I know numerous filmmakers who make short films to keep themselves sharp in between their major projects. I also know several students who shoot shorts with the hopes of being discovered. All of their creative knowledge goes into shooting the story they believe might help them achieve awards and attention.
However, the festival circuit is a highly competitive market with a uniqueness not considered by most filmmakers. Few producers contemplate the steps necessary to find the right festival for their story and build the film in a fashion that garners the greatest number of invitations by festival selection committees or jurors.
To help the filmmakers out, I’ve decided to write about a creative approach that will increase their chances of winning a meaningful award. I use the term meaningful because there are less than 50 festivals that will bring acclaim to a filmmaker out of several hundred. It’s easy to win an award if you’re willing to submit your film to small festivals with little competition. There are even fewer Academy Award-qualifying festivals.
The first consideration is the film’s budget. Few filmmakers have taken time to research their return on investment based on their out-of-pocket production budget. Statistically, the higher the budget, the greater the chance of being accepted by any given festival. This is true because the audience, and certainly the selection committee, can see the quality of a film increase with a bigger budget. That’s why some first-time filmmakers hate competing against a company like Pixar who enters high budget animated shorts from time to time.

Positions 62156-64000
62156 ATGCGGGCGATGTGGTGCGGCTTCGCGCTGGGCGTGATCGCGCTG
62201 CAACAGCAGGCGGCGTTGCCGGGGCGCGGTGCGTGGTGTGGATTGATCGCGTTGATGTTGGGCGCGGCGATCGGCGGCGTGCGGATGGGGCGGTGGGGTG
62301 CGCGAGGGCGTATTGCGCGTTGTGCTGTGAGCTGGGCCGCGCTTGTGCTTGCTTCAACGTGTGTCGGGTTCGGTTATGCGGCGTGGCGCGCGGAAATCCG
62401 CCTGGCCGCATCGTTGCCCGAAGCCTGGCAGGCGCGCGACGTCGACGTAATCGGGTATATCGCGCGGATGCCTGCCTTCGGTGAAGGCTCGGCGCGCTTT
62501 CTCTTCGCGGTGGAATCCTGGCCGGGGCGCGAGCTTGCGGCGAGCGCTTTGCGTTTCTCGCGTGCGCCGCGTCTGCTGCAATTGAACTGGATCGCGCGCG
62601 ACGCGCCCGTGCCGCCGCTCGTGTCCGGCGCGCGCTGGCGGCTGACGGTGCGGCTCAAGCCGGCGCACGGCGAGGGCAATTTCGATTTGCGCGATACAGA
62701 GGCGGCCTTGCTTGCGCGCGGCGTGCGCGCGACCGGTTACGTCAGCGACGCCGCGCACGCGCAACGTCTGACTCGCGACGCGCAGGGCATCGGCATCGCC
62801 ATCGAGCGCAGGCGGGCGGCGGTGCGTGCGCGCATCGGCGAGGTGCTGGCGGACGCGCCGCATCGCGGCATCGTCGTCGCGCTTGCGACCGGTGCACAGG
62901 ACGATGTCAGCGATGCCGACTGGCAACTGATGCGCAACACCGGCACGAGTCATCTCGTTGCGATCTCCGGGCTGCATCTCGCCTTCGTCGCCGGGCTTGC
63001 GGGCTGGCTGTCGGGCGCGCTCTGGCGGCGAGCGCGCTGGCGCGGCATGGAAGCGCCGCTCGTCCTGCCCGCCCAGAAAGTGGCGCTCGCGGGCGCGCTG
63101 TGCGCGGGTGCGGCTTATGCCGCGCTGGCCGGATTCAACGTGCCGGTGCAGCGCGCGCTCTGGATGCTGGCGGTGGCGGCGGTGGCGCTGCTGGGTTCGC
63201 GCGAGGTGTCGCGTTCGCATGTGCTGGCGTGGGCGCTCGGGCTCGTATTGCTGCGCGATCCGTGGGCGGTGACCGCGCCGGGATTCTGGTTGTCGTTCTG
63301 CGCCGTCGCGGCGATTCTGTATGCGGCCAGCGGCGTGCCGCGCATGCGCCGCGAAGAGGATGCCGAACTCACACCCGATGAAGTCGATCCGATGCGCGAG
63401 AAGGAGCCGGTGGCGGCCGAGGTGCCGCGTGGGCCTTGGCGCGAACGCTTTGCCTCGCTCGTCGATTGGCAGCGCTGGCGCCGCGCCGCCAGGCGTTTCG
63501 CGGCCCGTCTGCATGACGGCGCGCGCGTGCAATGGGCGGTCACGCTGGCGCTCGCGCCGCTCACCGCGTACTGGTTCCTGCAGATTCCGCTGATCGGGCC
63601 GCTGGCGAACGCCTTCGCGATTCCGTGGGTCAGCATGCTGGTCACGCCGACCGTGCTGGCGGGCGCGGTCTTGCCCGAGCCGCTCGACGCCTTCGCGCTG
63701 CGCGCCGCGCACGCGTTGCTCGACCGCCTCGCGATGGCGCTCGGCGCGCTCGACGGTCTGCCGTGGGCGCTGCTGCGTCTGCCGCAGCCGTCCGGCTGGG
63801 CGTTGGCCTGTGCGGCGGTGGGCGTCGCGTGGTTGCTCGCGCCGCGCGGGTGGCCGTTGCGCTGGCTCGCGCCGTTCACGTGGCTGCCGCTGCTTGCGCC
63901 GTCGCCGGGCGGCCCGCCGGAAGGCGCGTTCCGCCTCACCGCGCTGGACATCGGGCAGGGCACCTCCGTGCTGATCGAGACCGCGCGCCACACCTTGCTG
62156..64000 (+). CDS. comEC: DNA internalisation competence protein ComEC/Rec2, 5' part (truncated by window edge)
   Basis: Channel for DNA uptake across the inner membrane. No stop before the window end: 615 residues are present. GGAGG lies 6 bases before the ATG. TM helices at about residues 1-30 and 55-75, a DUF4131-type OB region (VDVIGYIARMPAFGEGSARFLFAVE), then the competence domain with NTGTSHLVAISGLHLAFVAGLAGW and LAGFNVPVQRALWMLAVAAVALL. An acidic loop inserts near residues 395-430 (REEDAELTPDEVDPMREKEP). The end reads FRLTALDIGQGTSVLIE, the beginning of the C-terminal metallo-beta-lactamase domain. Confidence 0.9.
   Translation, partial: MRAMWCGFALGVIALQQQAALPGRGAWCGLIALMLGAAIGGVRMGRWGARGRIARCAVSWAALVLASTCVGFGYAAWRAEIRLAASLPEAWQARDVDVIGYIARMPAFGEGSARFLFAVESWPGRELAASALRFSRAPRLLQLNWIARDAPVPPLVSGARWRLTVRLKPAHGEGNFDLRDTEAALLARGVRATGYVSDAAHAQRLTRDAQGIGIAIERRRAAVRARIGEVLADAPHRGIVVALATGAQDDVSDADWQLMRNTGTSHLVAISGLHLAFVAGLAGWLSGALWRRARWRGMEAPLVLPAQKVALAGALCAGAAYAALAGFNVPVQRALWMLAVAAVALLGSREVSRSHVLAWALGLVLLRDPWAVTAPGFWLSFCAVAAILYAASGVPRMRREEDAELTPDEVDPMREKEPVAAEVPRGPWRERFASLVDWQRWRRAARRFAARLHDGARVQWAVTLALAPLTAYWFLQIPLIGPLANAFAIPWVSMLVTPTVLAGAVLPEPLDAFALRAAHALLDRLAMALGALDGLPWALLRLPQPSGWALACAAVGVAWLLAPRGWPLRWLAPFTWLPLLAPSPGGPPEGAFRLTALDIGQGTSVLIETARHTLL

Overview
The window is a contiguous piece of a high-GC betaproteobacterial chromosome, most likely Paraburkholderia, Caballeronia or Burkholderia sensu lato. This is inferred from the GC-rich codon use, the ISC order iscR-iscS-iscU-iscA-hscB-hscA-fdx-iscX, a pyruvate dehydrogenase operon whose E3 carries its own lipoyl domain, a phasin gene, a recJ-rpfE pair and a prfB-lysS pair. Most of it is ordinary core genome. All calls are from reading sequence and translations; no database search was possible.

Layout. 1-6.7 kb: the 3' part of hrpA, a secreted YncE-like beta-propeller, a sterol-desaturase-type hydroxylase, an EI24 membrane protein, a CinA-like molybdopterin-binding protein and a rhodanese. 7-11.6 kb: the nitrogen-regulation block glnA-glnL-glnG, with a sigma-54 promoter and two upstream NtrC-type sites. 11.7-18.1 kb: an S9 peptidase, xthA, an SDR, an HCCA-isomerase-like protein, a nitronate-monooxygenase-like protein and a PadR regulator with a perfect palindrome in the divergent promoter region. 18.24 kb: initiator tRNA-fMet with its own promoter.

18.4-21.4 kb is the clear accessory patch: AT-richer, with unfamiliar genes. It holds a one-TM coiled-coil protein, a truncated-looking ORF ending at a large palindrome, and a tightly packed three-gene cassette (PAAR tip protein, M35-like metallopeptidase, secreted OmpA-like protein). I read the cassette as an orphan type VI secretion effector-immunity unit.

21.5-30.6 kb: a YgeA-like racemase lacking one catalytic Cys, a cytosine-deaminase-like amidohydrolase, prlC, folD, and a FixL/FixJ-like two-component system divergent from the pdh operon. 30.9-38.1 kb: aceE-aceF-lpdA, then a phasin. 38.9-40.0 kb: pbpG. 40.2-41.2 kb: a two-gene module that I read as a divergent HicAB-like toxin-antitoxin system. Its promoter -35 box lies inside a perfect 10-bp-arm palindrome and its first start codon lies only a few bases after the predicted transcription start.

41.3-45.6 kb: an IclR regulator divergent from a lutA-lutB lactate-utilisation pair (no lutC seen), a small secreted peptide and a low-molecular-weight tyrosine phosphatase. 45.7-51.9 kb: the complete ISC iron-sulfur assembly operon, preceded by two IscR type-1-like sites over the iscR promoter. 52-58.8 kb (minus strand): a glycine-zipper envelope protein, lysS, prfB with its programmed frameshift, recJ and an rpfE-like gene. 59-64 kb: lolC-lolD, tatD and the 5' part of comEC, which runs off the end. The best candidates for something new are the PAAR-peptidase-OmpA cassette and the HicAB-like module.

While the selection process is easy for higher budget films, winning is not. The Short Movie Club conducted a survey and learned that higher budgets do not guarantee to receive an award. Here is a table I put together based on the research results of winners. I put it in the order of best to the worst chance of winning.
Odds of Win
You can see that the budgets, or lack thereof, create an interesting return on investment. The zero-dollar budget is filled with passionate friends who want to help make the film, but when production hits harder than most realize, their skills don’t make it to the silver screen. However, the volunteer cast and crew that gets to eat, thanks to a $500 budget, puts more of their sweat equity on screen. Budgets that exceed $20K are also hampered in the amount of effort that clearly comes across on the screen. Whether the crew is made up of professionals that are trying out new positions, or a passionate group that wants to use the short as a political statement, something falls short in higher budget films.
However, when a passionate group makes a film that they believe in, and have a few extra dollars for CGI work, great music, or something substantial that can differentiate the show from others, the odds of winning an award goes up.
Once the budget is settled, then the genre becomes most important. In qualified festivals, documentaries, dramas, and animation shorts rule the awards ceremonies. In unqualified festivals, animation, horror, and sci-fi bring home the awards. Selecting any other genre greatly reduces the filmmaker’s chance to win.